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UAB recognized nationally for Parkinson's Disease research

UAB joins nine other schools in the country as Udall Centers of Excellence in Parkinson's Disease Research.

When Dr. David Standaert came to UAB in 2006, his goal was to build a major Parkinson's Disease research center that would further efforts to slow the disease's progression. He and other were thrilled upon learning UAB was named a Udall Center of Excellence in Parkinson's Disease research.

"This is the beginning of something great," Dr. Standaert said. "Yes, it is a great honor to be recognized in this way, but it goes beyond that. They are creating a center that is going to carry us forward and hopefully towards the cure for Parkinson's."

Thanks to an award from the National Institutes of Health, UAB joins the ranks of eight other schools in the country dedicated to Parkinson's Disease research. Other schools involved include Johns Hopkins, Harvard, Emory University and others. These schools serve as a collaborative network in researching the disease. Over the next five years, the $10 million grant will fund UAB's research on the role of inflammation and immune response in the disease's progression, which Standaert, the Chair of UAB's Department of Neurology says has not been studied enough.

"Through our work and the work of others in the last five to seven years, the scientific community has really come together and taken the view that the immune system may play a very important role in Parkinson's," Standaert said. "We are going to try to investigate that and see if we can modify Parkinson's Disease to perhaps slow or prevent the disease through an immune-based treatment. There are several pieces to it. One is a study of human patients with Parkinson's. There will be about 120 patients involved, and they will get very detailed testing of their immune state, advanced brain imaging using positron emission topography, and will be followed through the course. There are several laboratory projects that are investigating particular parts of the immune system to see how they modify the Parkinson's process."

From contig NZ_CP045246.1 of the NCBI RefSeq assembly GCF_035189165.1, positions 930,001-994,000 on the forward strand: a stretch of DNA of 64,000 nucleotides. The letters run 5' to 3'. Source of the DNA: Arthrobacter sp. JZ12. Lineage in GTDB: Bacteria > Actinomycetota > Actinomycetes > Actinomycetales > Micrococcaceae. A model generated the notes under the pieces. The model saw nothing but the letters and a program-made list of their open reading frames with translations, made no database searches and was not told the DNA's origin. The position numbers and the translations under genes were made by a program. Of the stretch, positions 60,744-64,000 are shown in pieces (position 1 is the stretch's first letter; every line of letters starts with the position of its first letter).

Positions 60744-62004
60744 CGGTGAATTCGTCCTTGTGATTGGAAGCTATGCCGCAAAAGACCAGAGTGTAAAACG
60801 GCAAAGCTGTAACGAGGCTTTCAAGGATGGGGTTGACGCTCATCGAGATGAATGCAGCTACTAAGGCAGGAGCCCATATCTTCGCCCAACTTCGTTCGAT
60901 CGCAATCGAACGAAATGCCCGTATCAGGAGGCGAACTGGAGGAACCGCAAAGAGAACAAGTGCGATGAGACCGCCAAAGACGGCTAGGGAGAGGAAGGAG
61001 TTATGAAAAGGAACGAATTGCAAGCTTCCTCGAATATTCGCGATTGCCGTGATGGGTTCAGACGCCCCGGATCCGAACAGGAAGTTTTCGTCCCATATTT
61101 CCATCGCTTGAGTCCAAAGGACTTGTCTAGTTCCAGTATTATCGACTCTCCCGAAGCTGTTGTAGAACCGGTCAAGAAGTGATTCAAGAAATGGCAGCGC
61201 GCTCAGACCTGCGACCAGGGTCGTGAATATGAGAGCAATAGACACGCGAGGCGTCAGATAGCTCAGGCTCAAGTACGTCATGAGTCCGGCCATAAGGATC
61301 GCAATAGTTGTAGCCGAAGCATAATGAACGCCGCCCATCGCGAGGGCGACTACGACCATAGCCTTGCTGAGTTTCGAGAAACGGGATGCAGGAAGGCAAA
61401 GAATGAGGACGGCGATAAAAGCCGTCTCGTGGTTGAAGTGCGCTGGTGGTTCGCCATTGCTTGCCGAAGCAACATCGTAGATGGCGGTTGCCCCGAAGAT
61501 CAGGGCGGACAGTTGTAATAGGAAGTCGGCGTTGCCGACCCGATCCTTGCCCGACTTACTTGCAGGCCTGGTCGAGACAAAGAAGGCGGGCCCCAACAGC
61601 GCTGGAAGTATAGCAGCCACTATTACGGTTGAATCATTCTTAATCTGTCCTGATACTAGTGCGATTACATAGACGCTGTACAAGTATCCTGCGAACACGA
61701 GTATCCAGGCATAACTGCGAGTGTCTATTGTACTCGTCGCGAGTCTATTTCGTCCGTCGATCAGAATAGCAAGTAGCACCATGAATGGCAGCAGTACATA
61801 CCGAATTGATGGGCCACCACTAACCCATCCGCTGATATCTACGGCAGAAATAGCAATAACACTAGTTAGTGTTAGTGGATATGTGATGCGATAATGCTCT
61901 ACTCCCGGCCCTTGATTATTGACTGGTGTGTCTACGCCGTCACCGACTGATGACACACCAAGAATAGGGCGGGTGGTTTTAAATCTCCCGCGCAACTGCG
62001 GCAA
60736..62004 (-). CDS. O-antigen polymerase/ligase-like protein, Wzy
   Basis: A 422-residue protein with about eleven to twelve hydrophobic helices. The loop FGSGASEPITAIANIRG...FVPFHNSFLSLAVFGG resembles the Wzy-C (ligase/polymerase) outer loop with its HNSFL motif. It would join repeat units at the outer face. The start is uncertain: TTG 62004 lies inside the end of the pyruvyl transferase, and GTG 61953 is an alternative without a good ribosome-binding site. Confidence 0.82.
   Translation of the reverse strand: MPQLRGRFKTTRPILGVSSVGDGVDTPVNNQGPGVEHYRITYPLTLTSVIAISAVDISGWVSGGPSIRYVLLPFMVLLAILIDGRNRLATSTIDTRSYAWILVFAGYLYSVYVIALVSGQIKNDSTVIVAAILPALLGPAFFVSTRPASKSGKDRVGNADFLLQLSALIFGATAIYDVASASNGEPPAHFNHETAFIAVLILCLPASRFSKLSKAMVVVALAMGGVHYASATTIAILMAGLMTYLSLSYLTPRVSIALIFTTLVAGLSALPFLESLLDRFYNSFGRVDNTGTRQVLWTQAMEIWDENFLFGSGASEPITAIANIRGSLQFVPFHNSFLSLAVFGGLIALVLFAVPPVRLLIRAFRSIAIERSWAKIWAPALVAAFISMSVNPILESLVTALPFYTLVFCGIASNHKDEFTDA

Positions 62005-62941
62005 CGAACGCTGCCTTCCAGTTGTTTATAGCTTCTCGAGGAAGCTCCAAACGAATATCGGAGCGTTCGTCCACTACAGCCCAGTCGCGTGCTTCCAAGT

Standaert says they are looking for patients in the very early stages of Parkinson's who are not currently in any treatment. Standaert says it is during the early stage when the immune system plays the most important role, researchers believe.

"The face of Parkinson's Disease is tough because you know that they are really struggling with it," Assistant Professor of Neurology Ashley Harms said. "So as a researcher, it provides motivation to get into the lab, to look at these mechanisms and try to see if we can find something that would at least halt or at least stop the progression of the disease. A cure would be fantastic."

Standaert says they saw their first patient as part of the research on Tuesday. He calls this a major step forward for neurology at the university. UAB can reapply for the grant after its five years of funding are up, but Standaert says it is a competitive process and the university must deliver on research promises.

"I think it is reasonable that within five years, we can have a treatment that would change the course of the disease," Standaert said. "It might not be the cure entirely yet, but something that would slow the progress. When I talk to patients, one of the things I have often noticed is that they come in, they have certain symptoms, and their focus is not so much on their current situation. They may have some slowness, tremors, other characteristic features of Parkinson's. What they are worried about is the future. My patients worry about their future. If I can find a way to assure them that their future is going to be better, that we can slow this disease down, I think I would be very happy with that outcome. I think that is doable."


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